McDowell also improvised one the most memorable scenes of the film, the attack on the writer and the rape of his wife. Unhappy with how staged the scene felt, Kubrick had asked McDowell if he could dance and so for a laugh he started an imitation of Gene Kelly's famous Singin' in the Rain routine, interspersing the tap dancing with brutal kicks and slaps to his victims. As soon as Kubrick had stopped splitting his sides he drove home, rang New York to acquire the rights to the song for $10,000 and then drove back to shoot the scene. In a film that thrives on this sort of supreme irreverence, it's hardly surprising to find that Alex is finally brought to justice after bludgeoning a woman to death with a giant penis, something that she reiterates is 'an important work of art' but with which Freud would have a field day. Yes, this is a film that you could watch in the den with your beer buddies and then again in your psychology class. Everything has an interpretation.

The key to both the novel and the film are in realising that they aren't about what we might expect, the growth and change of the lead character. We don't get that in the slightest, even though Alex is sent to prison for fourteen years for murder and goes through an experimental treatment, the Ludovico Technique of aversion therapy, which is heralded by the government as a magical cure all for the ills of society. He becomes reformed in every respect, at least to the satisfaction of the Minister of the Interior, because, conditioned by the treatment, he gets physically sick at any exhibition of sex or violence. The government is happy to release him because he's no longer able to do anything that they don't approve of. Whatever else happens they apparently don't care about, especially as they want the thugs out of prison to make room for political prisoners. He becomes the clockwork orange of the title, flesh outside but a machine inside.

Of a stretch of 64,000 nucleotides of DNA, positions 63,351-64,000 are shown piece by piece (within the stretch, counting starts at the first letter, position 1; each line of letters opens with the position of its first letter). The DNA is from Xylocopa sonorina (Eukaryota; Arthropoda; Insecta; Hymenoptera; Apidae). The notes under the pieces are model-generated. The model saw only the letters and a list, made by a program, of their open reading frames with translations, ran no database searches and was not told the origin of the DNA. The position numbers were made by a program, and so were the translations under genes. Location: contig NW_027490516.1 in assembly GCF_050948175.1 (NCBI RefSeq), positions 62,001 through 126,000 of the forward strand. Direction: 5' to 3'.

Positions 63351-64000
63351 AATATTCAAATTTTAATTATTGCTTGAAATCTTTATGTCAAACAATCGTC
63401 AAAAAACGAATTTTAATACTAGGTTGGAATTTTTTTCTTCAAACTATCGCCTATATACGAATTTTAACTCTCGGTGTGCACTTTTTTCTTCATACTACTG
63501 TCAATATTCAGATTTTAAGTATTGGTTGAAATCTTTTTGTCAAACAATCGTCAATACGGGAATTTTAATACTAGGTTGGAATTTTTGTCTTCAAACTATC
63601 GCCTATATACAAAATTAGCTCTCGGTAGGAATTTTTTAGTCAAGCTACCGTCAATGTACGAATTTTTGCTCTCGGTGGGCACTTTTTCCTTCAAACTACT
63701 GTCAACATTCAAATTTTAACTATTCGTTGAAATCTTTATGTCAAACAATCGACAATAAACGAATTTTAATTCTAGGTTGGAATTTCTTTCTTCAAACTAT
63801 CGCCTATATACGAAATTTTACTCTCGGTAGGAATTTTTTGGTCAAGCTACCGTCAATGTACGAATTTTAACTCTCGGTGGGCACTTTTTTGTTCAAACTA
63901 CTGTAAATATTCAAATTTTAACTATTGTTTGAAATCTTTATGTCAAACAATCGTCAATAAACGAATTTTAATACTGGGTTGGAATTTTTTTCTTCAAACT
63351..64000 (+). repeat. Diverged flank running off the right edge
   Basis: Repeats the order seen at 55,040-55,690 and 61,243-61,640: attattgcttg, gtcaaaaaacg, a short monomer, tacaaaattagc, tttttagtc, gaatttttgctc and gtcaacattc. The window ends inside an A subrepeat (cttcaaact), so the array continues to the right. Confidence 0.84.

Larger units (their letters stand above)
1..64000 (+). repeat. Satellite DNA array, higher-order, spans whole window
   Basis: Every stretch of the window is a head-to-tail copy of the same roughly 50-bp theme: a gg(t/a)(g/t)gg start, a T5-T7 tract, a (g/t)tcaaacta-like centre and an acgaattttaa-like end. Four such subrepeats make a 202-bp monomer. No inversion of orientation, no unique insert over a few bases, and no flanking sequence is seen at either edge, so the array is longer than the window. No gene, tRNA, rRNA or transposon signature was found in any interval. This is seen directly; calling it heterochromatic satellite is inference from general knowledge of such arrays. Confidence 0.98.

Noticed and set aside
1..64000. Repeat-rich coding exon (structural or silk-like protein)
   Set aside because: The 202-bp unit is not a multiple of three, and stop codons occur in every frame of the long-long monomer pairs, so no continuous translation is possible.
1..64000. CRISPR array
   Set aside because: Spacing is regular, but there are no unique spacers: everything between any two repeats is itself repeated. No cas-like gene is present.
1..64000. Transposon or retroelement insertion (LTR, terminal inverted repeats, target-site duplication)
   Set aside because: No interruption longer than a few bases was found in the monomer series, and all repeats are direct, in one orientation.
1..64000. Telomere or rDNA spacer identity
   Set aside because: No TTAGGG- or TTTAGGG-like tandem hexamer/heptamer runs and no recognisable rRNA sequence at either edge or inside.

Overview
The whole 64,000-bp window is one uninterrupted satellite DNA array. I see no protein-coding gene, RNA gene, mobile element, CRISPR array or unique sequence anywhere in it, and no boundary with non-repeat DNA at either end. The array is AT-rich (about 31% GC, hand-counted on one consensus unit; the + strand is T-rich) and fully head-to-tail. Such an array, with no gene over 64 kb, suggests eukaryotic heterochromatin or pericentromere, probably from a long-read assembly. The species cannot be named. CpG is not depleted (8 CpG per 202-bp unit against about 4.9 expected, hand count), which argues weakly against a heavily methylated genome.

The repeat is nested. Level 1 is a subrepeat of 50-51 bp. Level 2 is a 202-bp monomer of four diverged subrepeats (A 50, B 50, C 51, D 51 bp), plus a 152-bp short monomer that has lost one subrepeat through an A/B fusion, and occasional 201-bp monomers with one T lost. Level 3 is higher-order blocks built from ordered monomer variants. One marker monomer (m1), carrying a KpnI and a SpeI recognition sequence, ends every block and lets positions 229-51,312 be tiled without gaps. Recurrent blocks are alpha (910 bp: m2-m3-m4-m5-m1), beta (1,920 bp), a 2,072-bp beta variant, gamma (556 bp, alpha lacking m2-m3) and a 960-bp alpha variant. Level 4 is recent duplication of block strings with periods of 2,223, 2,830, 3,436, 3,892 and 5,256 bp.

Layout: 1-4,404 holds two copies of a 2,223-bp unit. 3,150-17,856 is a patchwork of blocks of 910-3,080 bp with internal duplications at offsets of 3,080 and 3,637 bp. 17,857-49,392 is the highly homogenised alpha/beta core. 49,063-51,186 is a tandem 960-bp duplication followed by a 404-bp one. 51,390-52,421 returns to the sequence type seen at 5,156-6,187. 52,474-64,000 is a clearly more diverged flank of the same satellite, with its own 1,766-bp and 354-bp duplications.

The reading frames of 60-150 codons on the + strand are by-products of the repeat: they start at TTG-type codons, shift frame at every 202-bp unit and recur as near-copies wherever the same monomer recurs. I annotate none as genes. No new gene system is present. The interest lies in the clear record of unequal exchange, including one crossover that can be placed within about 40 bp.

Society really isn't shown to be any better than Alex here, as the film bitingly compares a charmingly honest but notably twisted young man with society as a whole and asks both what society can do to deal with characters like him and what we can do to deal with a society that can't. Parents and social workers may or may not care but they're utterly useless. The police end up hiring the very thugs they fight against. Prison is dehumanising rather than rehabilitating and could be summed up by one scene where a barking little guard with a Hitler moustache hurls orders at inmates who are known by numbers not names, to the accompaniment of Land of Hope and Glory, the unofficial English national anthem. Even the prison chaplain isn't shown in a particularly sympathetic light, seeing nothing except what he wants to see, but he does get to give us the moral of the story, in two notable instances of dialogue.
'Goodness comes from within,' he says before Alex signs up for the Ludovico Technique. 'Goodness is chosen. When a man cannot choose, he ceases to be a man.' Alex hasn't chosen good because it doesn't seem like he's ever been given an understanding of what it is. When the chaplain points him at the Bible, we find that he merely focuses on all the sex and violence in the Old Testament, down to visualising himself scourging Jesus on the road to the cross and lounging with naked handmaidens, dressed up to the nines in Roman fashion. Once he's rehabilitated by the Ludovico Technique, proudly flaunted as proof of the concept's success by the government, the chaplain points out, 'He ceases to be a wrongdoer. He ceases also to be a creature capable of moral choice.' As we find out, he also ceases to be able to deal with life, especially life in this world where sex and violence are apparently routine.